|Concrete in Australia V42 N2||Common Questions Regarding Reinforcement
|Concrete in Australia V42 N1||A Guide to Seismic Design & Detailing of Reinforced Concrete Buildings in Australia
|Concrete in Australia V41 N3||New Australian Standard Developments
|Concrete in Australia V41 N2||Guide to Seismic Design & Detailing of Reinforced Concrete Buildings in Australia
|Concrete in Australia V41 N1||A Guide to Seismic Design & Detailing of Reinforced Concrete Buildings in Australia
|Concrete in Australia V40 N4||A Guide to Seismic Design & Detailing of Reinforced Concrete Buildings in Australia
|Concrete in Australia V40 N3||Are You Making Your Steel Reinforcement Connections?
|Concrete in Australia V40 N2||Progress on Australian/ New Zealand Standards for Bar Chairs
|Concrete in Australia V40 N1||Chronology of Recent SRIA Conference Papers
|Concrete in Australia V39 N4||Reinforcing Mesh Servicing Australian Construction Since 1918
|Concrete in Australia V39 N3||New Australian Standard for Bar Chairs
|Concrete in Australia V39 N1||Reinforcing Mesh
|Concrete in Australia V38 N3||Don't Judge a Bar by its Cover||681 KB|
|Concrete in Australia V38 N2||SRIA Member Capability
|Concrete in Australia V38 N1||Member Company Safety
|Concrete in Australia V37 N3||SRIA New National Office, refreshed corporate logo and Website redevelopment
|Concrete in Australia V37 N2||Don't Judge a Bar by its Cover
|Concrete in Australia V37 N1||Resources Updates and Website redevelopment
|Concrete in Australia V36 N4||SRIA Contribution to CECAR 5, Upcoming Technical Note, Publication Research
|Concrete in Australia V36 N3||SRIA Environmental Sustainability Policy
|Concrete in Australia V36 N2||SRIA Member Capability
|Concrete in Australia V36 N1||A changing of the Guard & Member's Safety Excellence
|Concrete in Australia V35 N4||SRIA Technical Support For Steel Reinforeced Concrete design and construction
|Concrete in Australia V34 N3||Design to AS 3600 of Suspended Concrete floors Reinforeced with Class L Mesh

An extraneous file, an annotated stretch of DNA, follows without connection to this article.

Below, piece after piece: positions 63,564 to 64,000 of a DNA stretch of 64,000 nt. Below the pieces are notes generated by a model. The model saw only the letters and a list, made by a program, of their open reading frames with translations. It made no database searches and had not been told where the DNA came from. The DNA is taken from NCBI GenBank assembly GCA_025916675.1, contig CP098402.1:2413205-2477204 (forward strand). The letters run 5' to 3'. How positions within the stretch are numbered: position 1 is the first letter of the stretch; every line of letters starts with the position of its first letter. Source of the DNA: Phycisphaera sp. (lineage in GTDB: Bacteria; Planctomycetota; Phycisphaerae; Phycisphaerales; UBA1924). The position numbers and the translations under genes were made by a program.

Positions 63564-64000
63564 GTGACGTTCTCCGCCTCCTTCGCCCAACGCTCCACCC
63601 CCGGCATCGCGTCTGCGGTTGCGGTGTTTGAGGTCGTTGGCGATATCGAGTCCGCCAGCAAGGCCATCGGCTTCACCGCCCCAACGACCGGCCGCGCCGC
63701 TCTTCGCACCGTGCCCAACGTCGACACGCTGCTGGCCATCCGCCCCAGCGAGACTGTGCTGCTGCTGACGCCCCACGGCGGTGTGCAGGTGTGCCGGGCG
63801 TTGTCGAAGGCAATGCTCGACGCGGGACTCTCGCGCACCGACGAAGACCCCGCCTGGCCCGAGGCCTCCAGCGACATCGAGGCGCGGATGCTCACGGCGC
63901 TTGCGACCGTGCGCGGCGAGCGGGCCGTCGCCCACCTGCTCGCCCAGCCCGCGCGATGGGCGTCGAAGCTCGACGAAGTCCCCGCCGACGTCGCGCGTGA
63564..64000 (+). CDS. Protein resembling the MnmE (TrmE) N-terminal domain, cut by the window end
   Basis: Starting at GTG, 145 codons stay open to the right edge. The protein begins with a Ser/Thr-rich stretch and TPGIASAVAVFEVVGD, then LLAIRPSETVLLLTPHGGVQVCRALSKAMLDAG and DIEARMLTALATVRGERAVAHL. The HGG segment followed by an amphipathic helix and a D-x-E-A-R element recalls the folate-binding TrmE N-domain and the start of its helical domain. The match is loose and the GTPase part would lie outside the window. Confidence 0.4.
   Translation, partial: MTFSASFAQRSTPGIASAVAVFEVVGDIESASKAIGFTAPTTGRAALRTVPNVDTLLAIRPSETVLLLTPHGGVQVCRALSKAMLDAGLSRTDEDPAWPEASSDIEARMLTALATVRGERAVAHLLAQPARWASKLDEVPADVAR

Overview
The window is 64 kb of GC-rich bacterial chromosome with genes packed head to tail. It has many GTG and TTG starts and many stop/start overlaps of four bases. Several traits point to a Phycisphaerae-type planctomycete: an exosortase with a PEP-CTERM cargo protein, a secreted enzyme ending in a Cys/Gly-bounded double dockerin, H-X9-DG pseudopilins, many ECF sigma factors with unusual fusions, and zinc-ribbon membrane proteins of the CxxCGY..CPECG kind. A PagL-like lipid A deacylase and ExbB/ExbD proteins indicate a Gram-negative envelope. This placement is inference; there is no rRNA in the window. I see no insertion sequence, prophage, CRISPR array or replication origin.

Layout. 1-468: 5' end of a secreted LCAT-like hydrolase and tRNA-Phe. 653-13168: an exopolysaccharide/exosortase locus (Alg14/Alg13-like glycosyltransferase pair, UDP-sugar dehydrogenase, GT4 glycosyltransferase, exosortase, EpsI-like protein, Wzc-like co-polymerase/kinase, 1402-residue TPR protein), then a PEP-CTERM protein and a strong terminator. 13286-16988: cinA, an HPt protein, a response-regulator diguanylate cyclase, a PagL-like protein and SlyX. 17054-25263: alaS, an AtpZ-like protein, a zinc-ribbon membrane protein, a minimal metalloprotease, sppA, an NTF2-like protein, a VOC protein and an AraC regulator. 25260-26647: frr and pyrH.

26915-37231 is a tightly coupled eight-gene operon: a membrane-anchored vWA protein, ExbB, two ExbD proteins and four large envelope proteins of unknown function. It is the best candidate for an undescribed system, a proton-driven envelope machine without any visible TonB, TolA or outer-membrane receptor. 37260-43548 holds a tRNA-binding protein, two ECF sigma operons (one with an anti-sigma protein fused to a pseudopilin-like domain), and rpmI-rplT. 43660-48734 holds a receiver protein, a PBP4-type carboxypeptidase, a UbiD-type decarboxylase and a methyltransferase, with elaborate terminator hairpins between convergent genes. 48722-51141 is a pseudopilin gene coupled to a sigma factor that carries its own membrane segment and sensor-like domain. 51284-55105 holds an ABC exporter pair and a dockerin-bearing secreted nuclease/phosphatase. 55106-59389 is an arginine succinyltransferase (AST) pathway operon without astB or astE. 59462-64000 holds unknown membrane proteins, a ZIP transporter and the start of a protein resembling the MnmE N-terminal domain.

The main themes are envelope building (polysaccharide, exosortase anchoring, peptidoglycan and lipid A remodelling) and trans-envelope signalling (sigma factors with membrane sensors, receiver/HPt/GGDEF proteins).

|Concrete in Australia V34 N2||Ten Good Reasons Why Concrete is the Preferred Building Frame Material (including new cost study data)
|Concrete in Australia V34 N1||Surface Condition of Steel Reinforcement
|Concrete in Australia V32 N4||Member-driven solutions to today’s reinforced concrete needs||820 KB|
|Concrete in Australia V33 N1||The Safe Use of Class L Reinforcing Mesh in Suspended Floors||755 KB|
|Concrete in Australia V33 N2||SRIA Research Program for Class L Reinforcing Mesh in Suspended Floors||775 KB|
| Curtin University Testing of Class L Slabs Nears Completion
||Since July 2008, the SRIA has funded a research program, with full-scale structural testing of monolithic, reinforced concrete slabs incorporating Class L mesh, being conducted by the Department of Civil Engineering, Curtin University of Technology in Perth. The testing will soon be completed. This is an update on the program prior to its completion and release of the findings.
|Why Concrete?||A classic lecture by Professor H J Cowan, AO Professor Emeritus of Architectural Science, University of Sydney. Although originally published in 1970, most of its statements are still true today
| Why Concrete Framing?
|There are ten good reasons why concrete is the preferred material for the vast majority of building frames
|Material Supply Agreement|
|Material Supply Agreement||
A proforma Formal Instrument of Agreement - contract for supply of reinforcement products. Please enquire for details: firstname.lastname@example.org